They had to coach people from being stifled by fear to acting with purpose.


Finding success in uncertain times

It would seem that Stefanski’s ability to inspire his team did indeed transcend the challenges of virtual practices and COVID protocols. So motivated to win, the team “never batted an eye at any of it,” according to Mike Priefer, Cleveland Browns assistant coach.

And win they did.

While Coach Stefanski watched from his home under quarantine, the Browns bested the Pittsburgh Steelers 48 to 37. It was a playoff win that stunned the entire league because of the remote leadership challenges – both mental and physical – the players and coaches faced.

After the game, Baker Mayfield, the outspoken Browns quarterback and team captain, summed it up well.

“This is a team no matter if we’re in person or not.”

leaders must remember as employees return to the office

What “normal” office life will look like once a majority of Americans receive the COVID-19 vaccine is still uncertain. Facebook, REI and Zillow, for example, told employees they could work from home indefinitely. AbbVie, JPMorgan Chase and IBM, on the other hand, are anxious to get workers back to HQ.

Most CEOs are betting on a hybrid model, according to Fortune and Deloitte survey respondents, with some employees in offices and others working remotely. The same survey found those CEOs expect 33 percent of employees to be working remotely in January 2022.

Regardless, the same leadership skills are necessary for any model. It is how leaders adapt those skills is what matters, explains Glenn Gibson, author of “Before the Mic: How to Compose Meaningful, Memorable, and Motivational Presentations.”

“Some leaders are very charismatic and lean heavily on that quality, especially when it comes to running meetings and delivering presentations,” says Gibson. “In any kind of remote situation, the ability to ‘work the room’ is neutralized. So connecting with and motivating employees requires purposeful, honest communication. Great leaders and presenters learn to focus more on what the audience needs to hear, rather than on what they want to say.”

Of course, what Gibson explains has always been the case, but remote work environments have put that message into sharper focus – and made clear which leaders buy into it.

As 2021 moves forward and return-to-work decisions are made, leaders must remember lessons learned during the shutdown and adapt them to whatever their workplace environment demands. After all, for the millions of employees who have worked alone from home offices, guest rooms and kitchen tables for the past year, even a familiar office full of familiar faces may feel decidedly unfamiliar. Great leaders will ease the transition by:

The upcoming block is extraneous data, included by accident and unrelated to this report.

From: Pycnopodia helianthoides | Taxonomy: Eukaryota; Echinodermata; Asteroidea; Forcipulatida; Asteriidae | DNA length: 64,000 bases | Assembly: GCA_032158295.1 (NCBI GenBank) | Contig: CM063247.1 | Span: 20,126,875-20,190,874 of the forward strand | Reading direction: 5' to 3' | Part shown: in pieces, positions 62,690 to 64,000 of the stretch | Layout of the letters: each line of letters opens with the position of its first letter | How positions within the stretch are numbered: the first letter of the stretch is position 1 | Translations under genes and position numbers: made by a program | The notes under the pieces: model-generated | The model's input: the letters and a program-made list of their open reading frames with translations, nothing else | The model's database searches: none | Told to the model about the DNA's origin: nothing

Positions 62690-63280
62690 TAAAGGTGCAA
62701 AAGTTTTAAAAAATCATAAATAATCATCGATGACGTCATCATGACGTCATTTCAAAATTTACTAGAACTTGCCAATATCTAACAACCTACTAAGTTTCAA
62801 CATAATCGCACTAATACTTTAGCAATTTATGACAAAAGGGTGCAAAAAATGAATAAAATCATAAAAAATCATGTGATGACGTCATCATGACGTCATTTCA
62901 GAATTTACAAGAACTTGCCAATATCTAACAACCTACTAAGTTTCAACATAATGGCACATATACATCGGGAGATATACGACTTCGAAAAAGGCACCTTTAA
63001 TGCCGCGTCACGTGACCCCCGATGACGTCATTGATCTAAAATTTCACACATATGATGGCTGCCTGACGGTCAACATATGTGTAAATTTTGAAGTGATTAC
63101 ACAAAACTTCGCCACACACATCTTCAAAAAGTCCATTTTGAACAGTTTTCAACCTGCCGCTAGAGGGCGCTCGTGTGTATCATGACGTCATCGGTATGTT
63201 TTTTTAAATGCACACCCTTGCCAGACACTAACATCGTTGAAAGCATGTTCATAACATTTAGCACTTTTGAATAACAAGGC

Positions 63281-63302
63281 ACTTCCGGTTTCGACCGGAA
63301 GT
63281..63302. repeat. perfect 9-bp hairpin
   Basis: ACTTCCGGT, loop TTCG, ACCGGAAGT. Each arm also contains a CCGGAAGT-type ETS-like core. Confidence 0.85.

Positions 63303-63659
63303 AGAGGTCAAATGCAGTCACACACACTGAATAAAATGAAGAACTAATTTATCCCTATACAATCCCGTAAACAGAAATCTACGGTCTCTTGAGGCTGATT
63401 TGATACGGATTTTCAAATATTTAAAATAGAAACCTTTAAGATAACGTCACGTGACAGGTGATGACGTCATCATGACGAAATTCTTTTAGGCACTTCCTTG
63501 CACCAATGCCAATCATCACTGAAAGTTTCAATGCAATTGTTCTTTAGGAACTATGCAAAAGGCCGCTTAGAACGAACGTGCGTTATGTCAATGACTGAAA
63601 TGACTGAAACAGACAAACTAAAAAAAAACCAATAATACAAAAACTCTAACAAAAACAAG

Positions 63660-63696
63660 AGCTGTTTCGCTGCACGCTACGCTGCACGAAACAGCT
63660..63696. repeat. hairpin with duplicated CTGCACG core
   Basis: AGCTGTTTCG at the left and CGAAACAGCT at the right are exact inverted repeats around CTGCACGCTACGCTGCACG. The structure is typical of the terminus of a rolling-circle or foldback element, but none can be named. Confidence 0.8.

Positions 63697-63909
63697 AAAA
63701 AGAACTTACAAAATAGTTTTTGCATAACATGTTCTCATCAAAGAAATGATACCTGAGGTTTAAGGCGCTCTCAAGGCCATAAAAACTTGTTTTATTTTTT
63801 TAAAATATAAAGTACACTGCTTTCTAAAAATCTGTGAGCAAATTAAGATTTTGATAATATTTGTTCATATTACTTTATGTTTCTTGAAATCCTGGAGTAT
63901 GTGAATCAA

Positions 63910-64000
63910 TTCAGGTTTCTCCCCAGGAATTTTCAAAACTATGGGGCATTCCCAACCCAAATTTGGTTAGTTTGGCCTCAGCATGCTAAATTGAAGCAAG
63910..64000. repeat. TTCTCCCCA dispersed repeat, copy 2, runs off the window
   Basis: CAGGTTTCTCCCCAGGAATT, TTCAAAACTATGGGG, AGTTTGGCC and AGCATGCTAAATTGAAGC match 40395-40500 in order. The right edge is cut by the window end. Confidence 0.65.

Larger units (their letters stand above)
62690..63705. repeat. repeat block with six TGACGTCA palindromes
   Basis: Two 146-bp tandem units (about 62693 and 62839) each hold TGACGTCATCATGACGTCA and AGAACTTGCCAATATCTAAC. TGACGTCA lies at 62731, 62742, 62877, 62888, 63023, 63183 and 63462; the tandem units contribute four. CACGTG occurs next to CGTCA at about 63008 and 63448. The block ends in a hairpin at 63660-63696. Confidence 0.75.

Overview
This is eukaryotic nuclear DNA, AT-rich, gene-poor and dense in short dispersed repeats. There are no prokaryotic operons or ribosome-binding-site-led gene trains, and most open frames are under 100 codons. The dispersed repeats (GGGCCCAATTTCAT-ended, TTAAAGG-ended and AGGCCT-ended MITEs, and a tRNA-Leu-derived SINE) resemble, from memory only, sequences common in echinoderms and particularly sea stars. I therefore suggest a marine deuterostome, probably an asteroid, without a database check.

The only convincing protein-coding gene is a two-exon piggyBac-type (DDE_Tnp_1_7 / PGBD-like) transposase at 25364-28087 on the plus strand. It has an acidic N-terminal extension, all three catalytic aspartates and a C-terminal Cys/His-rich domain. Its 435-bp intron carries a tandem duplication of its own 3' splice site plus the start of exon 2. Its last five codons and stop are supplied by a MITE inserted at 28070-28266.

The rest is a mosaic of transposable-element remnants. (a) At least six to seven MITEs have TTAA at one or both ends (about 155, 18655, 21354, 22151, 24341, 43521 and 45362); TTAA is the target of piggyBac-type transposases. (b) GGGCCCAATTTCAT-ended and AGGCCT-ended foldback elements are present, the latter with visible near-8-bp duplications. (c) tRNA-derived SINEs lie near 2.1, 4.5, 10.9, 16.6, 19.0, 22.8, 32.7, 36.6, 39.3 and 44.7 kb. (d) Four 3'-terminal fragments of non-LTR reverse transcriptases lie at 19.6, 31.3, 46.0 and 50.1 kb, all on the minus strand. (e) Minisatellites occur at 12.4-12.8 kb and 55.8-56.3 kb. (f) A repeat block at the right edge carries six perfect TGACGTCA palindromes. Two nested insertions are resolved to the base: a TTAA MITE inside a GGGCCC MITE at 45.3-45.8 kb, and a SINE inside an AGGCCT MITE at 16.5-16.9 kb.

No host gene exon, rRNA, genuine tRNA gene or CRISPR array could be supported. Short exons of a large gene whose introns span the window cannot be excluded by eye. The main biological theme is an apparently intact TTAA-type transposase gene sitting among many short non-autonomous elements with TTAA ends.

1 Exhibiting empathy and patience

Overall recovery will take time, and many employees returning to the office may still be dealing with health concerns, childcare issues and more. For some, the cadence of office life might elicit unexpected emotions, both positive and negative. Expect uneven performance and unplanned absences as employees get a new feel for the once familiar. As a leader, recognize the efforts of your workforce as they figure out how to get back on the bicycle.

2 Communicating properly

Mixed emotions will rule the early days for returning employees. During the early days of recovery, good leaders should recall the same thoughtful, transparent, regular communication that served them well during the early months of the pandemic. Decisionmakers should take questions and answer them honestly, even when the answer is “we don’t know.” This tells employees that its leadership is listening and assessing, which solidifies trust.

3 Keeping it simple

Understanding that it will take a little time for employees to acclimate to post-pandemic recovery, good leaders will emphasize simple, clear organizational goals. Complicated strategies could get lost in a sea of an employee’s personal complications and concerns.

Keeping these principles in mind and acting on them will show leadership’s commitment to doing things right, and for the right reasons. With employee trust and organizational support, even the underdogs can make a comeback into a successful, future-focused “new normal.”

“AS 2021 moves forward and return-to-work decisions are made, leaders must remember lessons learned during the shutdown and adapt them to whatever their workplace environment demands.”